The 2014 UTSU election is off to a rocky start. Chief Returning Officer (CRO) Alex Flor has blocked Team Unite from putting up posters, or posting its website — citing concerns over one part of their platform.
“There were initially some concerns that the CRO had that were brought to our attention,” said Vip Vigneswaran, campaign manager for Unite. “Namely, the issue was that our platform states that students annually pay $345.48 to the union.”
According to Vigneswaran, the CRO called this statement a misrepresentation, and rejected the platform as a result. Unite was therefore only allowed to publish its social media profile pictures and cover photos. It is not allowed to publish its website, or any other materials advertising its platform. Vigneswaran explained the conflict: “She says that it’s false that students pay $345 to the union annually. She says that only $17 per semester are paid to the union.”
The difference between the two sums, he said, is that much of the $345 goes to the health and dental insurance plans funded by the UTSU. Ye Huang, Unite’s candidate for president, said this makes the platform true. “We give UTSU $345.48 to deploy. So they collect this amount of money from us, and then they use it,” said Huang. He said that this number is the result of simply adding the four line items on the Repository Of Student Information’s (ROSI) invoice that reference the UTSU.
According to ROSI members of the UTSU pay $124.34 for dental insurance, $14.90 for the student commons, $68.24 for a fee labeled “UTSU”, and $138 for health insurance.
The four line items total $345.48 annually.
The CRO stated that if Unite were to publish this statement, it would receive demerit points, said Huang. As of press time, approximately 10 hours after campaigning began, Flor had requested that Unite make further revisions to its platform, which it has submitted. Unite are still not permitted to publish it. Vigneswaran says that this request came after multiple attempts to reach the CRO. “We brought it to the attention of the DROs [Deputy Returning Officer]; the DROs are the only representatives of the CRO on campus right now,” said Vigneswaran, “but they don’t have the power or the authority to approve campaign materials.”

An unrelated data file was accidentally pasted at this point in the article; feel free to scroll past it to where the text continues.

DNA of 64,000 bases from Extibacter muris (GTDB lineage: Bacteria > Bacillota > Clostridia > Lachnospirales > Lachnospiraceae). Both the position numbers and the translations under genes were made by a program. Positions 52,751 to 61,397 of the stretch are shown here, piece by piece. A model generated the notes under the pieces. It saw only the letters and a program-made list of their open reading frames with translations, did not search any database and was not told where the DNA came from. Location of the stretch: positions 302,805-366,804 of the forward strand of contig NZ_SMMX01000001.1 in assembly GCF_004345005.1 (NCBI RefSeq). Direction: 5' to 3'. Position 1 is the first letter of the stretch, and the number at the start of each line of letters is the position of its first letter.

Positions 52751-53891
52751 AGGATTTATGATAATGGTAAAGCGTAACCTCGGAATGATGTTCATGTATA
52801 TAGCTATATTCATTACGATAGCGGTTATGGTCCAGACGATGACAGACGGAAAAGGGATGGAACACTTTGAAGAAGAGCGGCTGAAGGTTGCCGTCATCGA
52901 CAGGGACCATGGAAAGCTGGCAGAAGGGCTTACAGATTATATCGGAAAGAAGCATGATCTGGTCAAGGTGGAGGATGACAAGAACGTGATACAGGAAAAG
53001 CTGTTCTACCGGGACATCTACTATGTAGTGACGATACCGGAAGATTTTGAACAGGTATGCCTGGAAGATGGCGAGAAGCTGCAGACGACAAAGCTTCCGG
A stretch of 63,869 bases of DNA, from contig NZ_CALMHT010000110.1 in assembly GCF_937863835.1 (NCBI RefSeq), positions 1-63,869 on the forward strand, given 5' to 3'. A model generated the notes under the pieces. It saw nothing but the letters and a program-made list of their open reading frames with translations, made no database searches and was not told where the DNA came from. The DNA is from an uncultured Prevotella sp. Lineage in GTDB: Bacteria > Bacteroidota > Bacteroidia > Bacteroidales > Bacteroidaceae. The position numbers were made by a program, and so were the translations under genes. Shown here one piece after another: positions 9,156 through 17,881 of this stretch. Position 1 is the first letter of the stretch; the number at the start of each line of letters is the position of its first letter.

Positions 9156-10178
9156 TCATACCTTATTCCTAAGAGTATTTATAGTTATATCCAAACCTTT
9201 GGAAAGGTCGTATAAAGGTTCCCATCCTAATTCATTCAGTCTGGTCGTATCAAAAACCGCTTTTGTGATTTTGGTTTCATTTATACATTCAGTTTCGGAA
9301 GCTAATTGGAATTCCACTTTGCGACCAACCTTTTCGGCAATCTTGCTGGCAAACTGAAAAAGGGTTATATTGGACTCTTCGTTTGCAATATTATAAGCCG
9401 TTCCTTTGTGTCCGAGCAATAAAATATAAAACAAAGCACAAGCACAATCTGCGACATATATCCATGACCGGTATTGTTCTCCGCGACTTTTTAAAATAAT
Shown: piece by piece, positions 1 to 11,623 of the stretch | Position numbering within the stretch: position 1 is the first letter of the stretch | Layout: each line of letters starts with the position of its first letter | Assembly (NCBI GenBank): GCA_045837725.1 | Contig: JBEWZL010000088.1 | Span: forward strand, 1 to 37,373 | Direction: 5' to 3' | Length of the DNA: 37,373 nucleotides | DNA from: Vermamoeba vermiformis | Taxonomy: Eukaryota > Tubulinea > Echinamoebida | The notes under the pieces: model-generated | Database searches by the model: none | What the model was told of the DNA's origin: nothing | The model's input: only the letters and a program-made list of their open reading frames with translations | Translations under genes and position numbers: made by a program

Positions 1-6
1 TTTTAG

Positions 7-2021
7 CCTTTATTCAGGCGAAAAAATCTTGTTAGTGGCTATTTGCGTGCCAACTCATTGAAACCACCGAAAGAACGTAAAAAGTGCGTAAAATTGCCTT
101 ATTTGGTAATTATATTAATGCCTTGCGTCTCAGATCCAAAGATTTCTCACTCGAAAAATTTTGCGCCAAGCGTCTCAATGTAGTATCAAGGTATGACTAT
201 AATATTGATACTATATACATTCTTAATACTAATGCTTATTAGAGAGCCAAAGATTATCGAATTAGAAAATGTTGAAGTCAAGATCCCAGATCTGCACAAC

In the interim, Flor made a statement to The Varsity: “At this point, almost all candidates have had inaccuracies in their submitted campaign materials, and prior to gaining approval to use the materials for campaigning, these inaccuracies need to be resolved,” she said. “In regards to the statement made by Unite that students pay $345.49 [sic] to UTSU, I have requested a change due to the fact that the statement as phrased on the campaign material is misleading.”
“I think next time when they recruit a CRO,” said Huang, “they should recruit someone who is available for the whole day, every day during the campaign and voting period, rather than hiring someone with a second job.”
The CRO is responsible for administering the election. She is responsible for scrutinizing vote counting, approving campaign materials and expenses, and assigning demerit points for conduct during the campaign.